Thu | Aug 24, 2017

Boo! A Madea Halloween', terrifyingly bad

Published:Monday | October 31, 2016 | 10:12 AMDamian Levy
In this image released by Lionsgate, Tyler Perry portrays Madea in a scene from, ‘Tyler Perry’s Boo! A Madea Halloween.’

Maybe once it was a good idea. Dress up like the matriarch of a black household, hire hard working black actors and actresses, and write stories that appeal to a group of people who've historically been under and misrepresented. On paper, everything Tyler Perry does is not only smart, but it's also important. At it's best, you have films like 'Madea's Family Reunion', at it's worst, you have this film.

Now I know this review is meaningless. Tyler Perry movies attract the type of loyalty that renders any critical analysis of them moot. They get people to see them no matter how bad it might actually be. Having understood that, I still need to say what this movie was to me.

For 'Boo!, A Madea Halloween', Tyler Perry plays a man at the end of his rope. Unable to tame the feral beast that is his rebellious 17 year old daughter. Despite this, he refuses to lay a hand on her. When it seems she has intentions of sneaking out to a college party she has no business going to, he calls in the sternest hand he knows, his dear Aunt Madea.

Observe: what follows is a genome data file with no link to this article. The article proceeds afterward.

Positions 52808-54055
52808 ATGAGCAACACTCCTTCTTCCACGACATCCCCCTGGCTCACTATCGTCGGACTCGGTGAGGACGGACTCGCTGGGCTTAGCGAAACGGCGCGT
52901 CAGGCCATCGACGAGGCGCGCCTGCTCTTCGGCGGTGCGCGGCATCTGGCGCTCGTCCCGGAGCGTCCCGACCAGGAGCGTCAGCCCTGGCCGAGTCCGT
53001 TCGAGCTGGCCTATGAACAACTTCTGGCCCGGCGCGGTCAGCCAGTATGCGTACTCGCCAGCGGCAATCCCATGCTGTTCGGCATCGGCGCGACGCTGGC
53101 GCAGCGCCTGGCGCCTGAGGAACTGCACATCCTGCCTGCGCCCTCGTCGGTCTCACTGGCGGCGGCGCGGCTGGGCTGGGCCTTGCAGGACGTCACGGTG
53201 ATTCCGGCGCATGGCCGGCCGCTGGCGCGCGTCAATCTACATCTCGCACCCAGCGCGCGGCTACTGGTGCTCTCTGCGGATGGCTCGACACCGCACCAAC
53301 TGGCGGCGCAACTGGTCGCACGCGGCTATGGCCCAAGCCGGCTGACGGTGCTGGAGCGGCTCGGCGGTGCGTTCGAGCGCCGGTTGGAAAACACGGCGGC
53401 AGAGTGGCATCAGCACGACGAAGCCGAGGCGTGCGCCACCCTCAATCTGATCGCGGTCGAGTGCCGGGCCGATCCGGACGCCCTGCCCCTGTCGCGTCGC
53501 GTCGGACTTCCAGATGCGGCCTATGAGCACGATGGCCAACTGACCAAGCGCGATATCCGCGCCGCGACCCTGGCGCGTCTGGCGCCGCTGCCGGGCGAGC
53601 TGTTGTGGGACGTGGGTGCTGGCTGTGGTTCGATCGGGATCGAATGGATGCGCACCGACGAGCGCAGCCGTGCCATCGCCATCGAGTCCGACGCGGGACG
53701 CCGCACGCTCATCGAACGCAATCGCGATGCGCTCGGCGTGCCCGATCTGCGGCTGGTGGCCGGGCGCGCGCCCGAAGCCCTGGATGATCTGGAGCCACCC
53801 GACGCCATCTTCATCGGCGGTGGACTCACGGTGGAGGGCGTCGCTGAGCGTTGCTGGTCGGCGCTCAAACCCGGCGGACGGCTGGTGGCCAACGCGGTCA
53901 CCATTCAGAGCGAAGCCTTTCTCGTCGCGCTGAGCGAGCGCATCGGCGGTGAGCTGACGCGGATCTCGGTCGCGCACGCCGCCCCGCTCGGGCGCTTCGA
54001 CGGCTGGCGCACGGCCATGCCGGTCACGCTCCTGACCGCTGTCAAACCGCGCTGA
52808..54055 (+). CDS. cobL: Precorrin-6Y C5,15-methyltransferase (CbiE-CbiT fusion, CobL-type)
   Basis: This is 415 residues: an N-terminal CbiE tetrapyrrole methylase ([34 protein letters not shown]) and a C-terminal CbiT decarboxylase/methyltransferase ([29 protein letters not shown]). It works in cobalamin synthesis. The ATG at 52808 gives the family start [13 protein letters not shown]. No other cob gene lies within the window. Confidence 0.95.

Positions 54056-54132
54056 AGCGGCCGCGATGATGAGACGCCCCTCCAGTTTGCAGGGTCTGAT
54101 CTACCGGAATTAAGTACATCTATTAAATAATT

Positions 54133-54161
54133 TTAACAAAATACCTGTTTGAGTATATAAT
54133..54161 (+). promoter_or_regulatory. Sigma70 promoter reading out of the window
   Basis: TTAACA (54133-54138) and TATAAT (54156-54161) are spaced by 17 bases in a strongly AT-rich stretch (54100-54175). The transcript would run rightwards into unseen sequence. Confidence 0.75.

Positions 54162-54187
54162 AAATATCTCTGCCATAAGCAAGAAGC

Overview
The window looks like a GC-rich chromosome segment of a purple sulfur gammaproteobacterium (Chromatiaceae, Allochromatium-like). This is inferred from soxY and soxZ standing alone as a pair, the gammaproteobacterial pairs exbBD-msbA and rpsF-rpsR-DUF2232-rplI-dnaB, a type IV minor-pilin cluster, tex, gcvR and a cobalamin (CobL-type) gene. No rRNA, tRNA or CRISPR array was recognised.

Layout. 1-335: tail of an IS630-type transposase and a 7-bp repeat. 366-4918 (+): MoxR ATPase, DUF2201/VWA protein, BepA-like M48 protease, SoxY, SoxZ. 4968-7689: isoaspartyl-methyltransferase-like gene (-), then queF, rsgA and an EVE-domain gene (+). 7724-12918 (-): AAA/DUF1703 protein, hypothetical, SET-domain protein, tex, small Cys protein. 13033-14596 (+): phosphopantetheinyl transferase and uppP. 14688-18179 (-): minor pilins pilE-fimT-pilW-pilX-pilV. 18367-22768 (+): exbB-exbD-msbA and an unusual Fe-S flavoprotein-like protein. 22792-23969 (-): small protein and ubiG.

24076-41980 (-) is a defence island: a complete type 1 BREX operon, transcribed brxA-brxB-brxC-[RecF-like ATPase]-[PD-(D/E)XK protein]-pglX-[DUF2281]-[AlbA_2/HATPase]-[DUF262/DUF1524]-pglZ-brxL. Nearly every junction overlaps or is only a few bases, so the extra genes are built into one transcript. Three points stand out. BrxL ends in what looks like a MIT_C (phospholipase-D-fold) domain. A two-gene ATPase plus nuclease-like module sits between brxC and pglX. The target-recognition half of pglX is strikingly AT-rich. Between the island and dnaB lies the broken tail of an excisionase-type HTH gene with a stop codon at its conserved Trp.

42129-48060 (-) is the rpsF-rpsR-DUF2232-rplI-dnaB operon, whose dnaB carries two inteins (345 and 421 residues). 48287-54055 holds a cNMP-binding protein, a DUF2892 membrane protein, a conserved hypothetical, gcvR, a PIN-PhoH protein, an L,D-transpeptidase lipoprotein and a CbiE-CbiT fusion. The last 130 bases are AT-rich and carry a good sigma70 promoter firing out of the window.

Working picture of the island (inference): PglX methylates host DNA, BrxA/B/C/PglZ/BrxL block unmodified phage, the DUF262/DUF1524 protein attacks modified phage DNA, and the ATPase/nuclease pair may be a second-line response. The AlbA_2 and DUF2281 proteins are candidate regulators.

The first act of the movie, leading up to Madea's appearance, is palpably grating. How Tyler Perry can be so convincing in the role of Madea, but so tepid playing it straight, is baffling. Every performance from anyone not covered in makeup, makes the movie feel like a school project. Not to mention, there are scenes that go on forever, reiterating the same jokes and points, that feel like they were pulled directly from a stage show, but were neglected in adapting it for the movies.

I'm not going to pretend I didn't laugh, I did. Not even at how mediocre it was, but genuinely, I was made to laugh when I was supposed to. However, those moments don't outweigh the times when I honestly wanted to leave. Clearly this was not a subjective notion, judging by the long stretches of silence in the cinema, at scenes designed for big laughs.

It's not a movie that evokes anger, where I'd tell you, you're better off reading a book. Truth be told, it's harmless enough to be put on in the background, laugh when you're supposed to and ignore it when you're not.